Profile: Kim Jong-un
Kim Jong-un has taken on the mantle of North Korea's supreme leadership with little political or military experience behind him.
Kim Jong-il, North Korea's "Dear Leader", was in the process of grooming Kim Jong-un as his successor when he died on 17 December 2011.
Immediately after his father's death, the younger Kim was hailed as "the great successor". He was named head of the party, state and army within a fortnight of his father's death.
Most recently he was appointed marshal, following a high-level military reshuffle in which army chief Ri Yong-ho was removed.
The highest military rank, it could cement his control over the army.'Morning Star King'
Little is still known about the elusive young man who is the youngest son of Kim Jong-il and his late third wife Ko Yong-hui.
Born in 1983 or early 1984, he was initially not thought to be in the frame to take up his father's mantle.
Analysts focused their attention on his half-brother Kim Jong-nam and older full brother Kim Jong-chol.
However Kim Jong-nam's deportation from Japan in May 2001 and middle brother Kim Jong-chol's apparent "unmanliness" improved his chances.
Analysts saw him as the coming man after he was awarded a series of high-profile political posts.
Swiss-educated like his brothers, Kim Jong-un avoided Western influences, returning home when not in school and dining out with the North Korean ambassador.
Since his return to Pyongyang, he is known to have attended the Kim Il-sung Military University.
His mother was thought to be Kim Jong-il's favourite wife, and she clearly doted on her son, reportedly calling him the "Morning Star King".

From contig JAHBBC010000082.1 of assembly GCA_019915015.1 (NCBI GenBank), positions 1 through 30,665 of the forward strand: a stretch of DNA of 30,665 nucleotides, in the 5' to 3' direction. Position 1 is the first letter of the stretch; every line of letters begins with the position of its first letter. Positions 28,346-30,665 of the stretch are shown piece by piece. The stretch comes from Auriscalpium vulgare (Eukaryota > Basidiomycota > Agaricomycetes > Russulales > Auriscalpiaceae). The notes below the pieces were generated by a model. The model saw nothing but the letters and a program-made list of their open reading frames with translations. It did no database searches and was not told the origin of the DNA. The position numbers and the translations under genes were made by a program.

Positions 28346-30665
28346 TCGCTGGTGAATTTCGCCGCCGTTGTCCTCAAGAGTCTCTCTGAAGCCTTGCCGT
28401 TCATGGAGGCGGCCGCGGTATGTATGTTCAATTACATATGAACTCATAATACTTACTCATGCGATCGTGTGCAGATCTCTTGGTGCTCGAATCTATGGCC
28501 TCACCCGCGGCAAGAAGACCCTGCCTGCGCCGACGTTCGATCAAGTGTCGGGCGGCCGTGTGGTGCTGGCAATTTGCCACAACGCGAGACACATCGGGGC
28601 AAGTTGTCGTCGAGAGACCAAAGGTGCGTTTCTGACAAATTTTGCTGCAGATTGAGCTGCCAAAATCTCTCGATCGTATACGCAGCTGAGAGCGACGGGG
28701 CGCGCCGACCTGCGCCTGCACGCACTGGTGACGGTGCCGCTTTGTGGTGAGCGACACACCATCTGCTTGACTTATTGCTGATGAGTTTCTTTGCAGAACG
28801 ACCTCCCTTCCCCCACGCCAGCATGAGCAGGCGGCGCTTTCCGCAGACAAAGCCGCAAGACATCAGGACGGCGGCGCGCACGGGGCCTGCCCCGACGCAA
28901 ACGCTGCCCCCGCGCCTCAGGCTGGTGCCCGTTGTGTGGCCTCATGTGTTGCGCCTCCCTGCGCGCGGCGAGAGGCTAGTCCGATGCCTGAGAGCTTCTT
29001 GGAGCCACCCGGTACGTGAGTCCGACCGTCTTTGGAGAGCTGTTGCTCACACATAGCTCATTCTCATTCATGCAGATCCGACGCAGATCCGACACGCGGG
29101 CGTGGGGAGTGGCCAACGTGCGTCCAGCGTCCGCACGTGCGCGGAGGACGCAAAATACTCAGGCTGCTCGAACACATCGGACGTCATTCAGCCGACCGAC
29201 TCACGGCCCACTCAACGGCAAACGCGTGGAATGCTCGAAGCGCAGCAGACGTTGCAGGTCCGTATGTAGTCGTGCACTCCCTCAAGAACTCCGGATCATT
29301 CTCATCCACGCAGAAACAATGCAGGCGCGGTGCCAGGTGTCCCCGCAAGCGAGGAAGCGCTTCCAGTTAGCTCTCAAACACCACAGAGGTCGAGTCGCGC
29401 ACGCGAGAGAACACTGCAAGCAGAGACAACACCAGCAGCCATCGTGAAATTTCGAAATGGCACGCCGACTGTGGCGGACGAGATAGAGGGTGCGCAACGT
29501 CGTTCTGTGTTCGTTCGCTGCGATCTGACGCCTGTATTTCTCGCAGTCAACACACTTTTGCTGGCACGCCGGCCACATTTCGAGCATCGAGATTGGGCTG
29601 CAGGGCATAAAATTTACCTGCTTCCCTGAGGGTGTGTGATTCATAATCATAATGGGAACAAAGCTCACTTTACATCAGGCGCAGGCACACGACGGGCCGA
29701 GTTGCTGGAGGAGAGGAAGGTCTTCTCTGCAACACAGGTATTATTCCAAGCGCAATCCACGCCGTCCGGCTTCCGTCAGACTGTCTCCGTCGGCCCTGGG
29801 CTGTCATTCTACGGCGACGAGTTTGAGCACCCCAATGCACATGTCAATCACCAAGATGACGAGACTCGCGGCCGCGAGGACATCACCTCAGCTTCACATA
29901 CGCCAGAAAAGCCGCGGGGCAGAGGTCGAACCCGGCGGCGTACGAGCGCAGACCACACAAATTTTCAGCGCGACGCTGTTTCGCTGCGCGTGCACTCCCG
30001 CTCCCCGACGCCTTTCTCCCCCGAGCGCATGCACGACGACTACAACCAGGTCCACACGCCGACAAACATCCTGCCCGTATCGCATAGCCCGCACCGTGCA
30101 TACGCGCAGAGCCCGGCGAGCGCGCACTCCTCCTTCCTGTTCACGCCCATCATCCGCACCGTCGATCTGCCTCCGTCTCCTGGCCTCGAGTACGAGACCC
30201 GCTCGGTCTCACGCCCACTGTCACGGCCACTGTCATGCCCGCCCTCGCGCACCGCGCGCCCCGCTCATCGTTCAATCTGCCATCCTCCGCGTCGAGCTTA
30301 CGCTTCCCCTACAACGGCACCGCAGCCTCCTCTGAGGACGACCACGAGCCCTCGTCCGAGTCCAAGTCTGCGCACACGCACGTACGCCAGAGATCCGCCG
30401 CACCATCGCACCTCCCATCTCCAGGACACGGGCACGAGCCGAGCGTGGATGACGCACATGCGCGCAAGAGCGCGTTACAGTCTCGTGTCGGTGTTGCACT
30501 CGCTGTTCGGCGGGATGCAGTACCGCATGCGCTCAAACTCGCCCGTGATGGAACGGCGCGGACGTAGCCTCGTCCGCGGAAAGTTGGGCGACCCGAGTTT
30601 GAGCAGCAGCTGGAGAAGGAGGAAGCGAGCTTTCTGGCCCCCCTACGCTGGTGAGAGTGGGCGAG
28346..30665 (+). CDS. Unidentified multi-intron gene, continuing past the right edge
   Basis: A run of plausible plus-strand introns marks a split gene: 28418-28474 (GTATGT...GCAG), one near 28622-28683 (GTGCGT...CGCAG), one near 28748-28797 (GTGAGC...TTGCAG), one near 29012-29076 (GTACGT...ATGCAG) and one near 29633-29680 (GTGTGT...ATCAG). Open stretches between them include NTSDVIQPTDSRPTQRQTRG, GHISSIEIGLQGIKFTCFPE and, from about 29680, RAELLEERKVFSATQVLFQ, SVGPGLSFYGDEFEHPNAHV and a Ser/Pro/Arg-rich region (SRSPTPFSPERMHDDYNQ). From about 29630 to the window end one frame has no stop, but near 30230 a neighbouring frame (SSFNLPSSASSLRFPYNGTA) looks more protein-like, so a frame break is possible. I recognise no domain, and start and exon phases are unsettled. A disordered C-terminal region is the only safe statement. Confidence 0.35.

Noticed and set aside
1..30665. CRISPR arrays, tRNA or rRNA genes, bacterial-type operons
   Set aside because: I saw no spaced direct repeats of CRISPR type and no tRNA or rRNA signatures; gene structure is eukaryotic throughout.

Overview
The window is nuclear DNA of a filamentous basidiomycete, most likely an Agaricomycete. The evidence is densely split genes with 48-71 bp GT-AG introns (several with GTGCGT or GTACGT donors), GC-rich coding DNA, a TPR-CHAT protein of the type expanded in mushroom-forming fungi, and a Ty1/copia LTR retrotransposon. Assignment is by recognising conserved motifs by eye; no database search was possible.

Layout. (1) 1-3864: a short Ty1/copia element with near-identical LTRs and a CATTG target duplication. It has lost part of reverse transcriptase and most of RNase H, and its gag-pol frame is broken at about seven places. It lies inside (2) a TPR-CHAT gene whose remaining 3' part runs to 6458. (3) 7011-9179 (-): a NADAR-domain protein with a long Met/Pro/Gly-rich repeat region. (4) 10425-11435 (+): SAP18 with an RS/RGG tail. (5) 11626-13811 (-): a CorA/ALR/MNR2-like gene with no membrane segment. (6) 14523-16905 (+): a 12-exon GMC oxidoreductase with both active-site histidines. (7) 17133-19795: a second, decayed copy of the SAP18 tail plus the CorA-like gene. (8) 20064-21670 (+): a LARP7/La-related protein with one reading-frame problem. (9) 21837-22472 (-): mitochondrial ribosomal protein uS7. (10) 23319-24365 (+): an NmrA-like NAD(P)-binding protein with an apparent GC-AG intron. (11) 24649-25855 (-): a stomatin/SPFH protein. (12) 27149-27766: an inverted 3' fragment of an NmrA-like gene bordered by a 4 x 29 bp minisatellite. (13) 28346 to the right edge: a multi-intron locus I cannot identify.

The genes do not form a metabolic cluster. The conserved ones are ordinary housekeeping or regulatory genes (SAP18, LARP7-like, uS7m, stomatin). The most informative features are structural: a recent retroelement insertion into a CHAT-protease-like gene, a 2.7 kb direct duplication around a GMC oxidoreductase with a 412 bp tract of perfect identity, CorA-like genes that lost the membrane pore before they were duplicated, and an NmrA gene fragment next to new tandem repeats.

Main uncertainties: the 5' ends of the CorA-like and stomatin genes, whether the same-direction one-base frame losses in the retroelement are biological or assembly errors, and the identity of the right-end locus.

In his 2003 book, I Was Kim Jong-il's Chef, a Japanese man writing under the pseudonym Kenji Fujimoto also claimed that Jong-un was his father's favourite.
In August 2010 Kim Jong-il visited China. One South Korean TV station cited a South Korean official as saying Kim Jong-un had accompanied his father on the trip.
Some reports speculated that he had been anointed successor partly because of his resemblance to North Korea's founder Kim Il-sung.
A few North Korea watchers went so far as to say that he may have had plastic surgery to enhance the resemblance, in a country where the deification of the Kim family is at the heart of its grip on power.
There have already been poems and a song, Footsteps, composed, to promote the young man's virtues as a leader.
North Korea's tightly-controlled media has also been building up a personality cult around Mr Kim in the six months since the death of his father.
Coverage has moved in stages, from respectful mentions to presenting him now as a confident, modern leader in tune with the daily concerns of citizens.
He made his first public speech as North Korea marked the 100th anniversary of the birthday of Kim Il-sung on 15 April, praising the "military first" doctrine and vowing the time his nation could be threatened was "forever over".
"Superiority in military technology is no longer monopolised by imperialists," he said, adding: "We have to make every effort to reinforce the people's armed forces."
A few months into his leadership, North Korea launched a rocket which it said would put a satellite into orbit. The launch, which failed, was seen by many as a banned test of long-range missile technology.
Little was known of his personal life until television footage of an unidentified woman attending events with him in July brought her into the limelight.
Weeks after she sparked much discussion and debate, state media announced that Mr Kim was married to ''Comrade Ri Sol-ju'' and they were shown visiting an amusement park opening together.
Ms Ri is believed to be the same woman who was shown with him on state TV on 8 July at an official ceremony in honour of his late grandfather, Kim Il-sung, and again at a concert.
Little is know of her, but her stylish appearance - short, chic haircut and Western dress - led some analysts to suggest that she was from a upper-class family and that she fits Mr Kim's efforts to project a more relaxed image compared to his predecessors.